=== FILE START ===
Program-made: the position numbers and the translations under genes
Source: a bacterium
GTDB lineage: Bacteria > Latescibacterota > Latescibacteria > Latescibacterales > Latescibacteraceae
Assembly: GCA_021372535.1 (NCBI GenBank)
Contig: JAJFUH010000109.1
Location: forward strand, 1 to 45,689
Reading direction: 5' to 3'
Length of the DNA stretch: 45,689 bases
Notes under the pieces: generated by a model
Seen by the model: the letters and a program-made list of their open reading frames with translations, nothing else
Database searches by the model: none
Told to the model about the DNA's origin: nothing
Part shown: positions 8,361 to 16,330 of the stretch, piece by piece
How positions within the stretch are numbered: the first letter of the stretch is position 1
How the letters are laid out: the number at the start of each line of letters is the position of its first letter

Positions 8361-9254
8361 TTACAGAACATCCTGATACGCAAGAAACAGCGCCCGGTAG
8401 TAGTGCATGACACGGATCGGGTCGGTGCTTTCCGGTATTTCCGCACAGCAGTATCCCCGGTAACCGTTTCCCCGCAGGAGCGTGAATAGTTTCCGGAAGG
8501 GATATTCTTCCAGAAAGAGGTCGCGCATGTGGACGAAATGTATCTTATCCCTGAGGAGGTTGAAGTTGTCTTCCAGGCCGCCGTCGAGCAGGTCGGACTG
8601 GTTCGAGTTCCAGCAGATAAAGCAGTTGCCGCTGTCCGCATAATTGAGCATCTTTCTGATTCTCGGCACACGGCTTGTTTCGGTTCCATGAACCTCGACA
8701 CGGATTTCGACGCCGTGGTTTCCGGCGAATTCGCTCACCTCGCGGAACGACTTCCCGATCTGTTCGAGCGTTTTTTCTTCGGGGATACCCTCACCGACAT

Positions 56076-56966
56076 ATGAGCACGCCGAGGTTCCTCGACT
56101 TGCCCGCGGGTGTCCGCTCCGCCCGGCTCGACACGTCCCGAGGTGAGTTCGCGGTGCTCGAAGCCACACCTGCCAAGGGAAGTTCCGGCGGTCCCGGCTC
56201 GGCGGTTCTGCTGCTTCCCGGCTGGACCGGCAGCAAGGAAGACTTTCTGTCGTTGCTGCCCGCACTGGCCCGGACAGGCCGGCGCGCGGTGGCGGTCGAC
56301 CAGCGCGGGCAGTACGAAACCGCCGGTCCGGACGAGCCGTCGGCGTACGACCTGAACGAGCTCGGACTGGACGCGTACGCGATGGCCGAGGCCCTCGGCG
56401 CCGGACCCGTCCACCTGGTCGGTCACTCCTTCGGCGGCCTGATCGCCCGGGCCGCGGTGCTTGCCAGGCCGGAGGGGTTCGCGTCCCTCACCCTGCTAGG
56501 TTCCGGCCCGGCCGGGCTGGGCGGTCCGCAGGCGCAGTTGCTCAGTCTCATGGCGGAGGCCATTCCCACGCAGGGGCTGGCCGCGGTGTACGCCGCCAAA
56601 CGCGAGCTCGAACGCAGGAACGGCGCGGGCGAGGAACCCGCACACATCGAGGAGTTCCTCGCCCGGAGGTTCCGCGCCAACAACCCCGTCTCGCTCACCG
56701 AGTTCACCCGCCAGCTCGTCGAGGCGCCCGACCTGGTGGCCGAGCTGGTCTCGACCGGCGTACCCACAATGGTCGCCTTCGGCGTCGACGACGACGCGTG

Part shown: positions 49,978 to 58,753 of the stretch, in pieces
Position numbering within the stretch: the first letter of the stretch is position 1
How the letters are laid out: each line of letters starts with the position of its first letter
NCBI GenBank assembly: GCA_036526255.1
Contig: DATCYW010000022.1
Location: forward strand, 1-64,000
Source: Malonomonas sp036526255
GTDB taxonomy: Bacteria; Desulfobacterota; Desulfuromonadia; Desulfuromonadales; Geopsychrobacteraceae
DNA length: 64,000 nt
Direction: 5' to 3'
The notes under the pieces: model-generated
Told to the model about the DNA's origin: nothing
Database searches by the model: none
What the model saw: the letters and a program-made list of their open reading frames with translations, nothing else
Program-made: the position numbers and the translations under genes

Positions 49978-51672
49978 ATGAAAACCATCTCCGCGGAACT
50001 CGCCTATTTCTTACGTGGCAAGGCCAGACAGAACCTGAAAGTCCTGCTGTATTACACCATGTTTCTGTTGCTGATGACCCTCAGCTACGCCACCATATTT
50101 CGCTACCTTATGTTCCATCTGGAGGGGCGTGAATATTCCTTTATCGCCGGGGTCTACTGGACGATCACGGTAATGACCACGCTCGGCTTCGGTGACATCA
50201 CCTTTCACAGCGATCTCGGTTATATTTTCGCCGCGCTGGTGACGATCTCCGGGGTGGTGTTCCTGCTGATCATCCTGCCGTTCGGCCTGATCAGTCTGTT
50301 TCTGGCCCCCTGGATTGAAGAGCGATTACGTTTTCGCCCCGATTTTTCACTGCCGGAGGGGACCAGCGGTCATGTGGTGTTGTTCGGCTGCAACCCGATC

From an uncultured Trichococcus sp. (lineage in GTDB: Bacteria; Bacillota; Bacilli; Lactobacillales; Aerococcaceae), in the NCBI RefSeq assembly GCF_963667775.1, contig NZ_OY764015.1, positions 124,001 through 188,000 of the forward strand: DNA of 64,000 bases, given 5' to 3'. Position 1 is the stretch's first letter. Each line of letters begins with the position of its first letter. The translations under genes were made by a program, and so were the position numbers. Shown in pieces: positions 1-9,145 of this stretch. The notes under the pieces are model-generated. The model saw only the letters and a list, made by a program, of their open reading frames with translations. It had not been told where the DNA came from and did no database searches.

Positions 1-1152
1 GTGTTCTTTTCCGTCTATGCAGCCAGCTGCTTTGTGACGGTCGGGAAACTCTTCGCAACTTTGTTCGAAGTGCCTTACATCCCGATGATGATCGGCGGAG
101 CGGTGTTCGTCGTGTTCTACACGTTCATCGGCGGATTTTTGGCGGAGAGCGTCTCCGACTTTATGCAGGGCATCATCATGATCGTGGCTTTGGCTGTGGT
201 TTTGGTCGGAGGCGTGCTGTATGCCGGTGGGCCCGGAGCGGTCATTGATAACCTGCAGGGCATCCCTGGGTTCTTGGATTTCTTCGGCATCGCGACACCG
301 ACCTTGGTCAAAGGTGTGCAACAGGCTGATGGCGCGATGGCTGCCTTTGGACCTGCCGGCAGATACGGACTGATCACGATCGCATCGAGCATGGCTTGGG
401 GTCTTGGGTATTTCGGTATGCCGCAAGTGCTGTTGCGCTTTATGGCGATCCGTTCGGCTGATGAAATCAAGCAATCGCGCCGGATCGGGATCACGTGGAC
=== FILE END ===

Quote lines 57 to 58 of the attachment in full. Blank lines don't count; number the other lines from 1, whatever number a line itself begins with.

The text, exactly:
301 ACCTTGGTCAAAGGTGTGCAACAGGCTGATGGCGCGATGGCTGCCTTTGGACCTGCCGGCAGATACGGACTGATCACGATCGCATCGAGCATGGCTTGGG
401 GTCTTGGGTATTTCGGTATGCCGCAAGTGCTGTTGCGCTTTATGGCGATCCGTTCGGCTGATGAAATCAAGCAATCGCGCCGGATCGGGATCACGTGGAC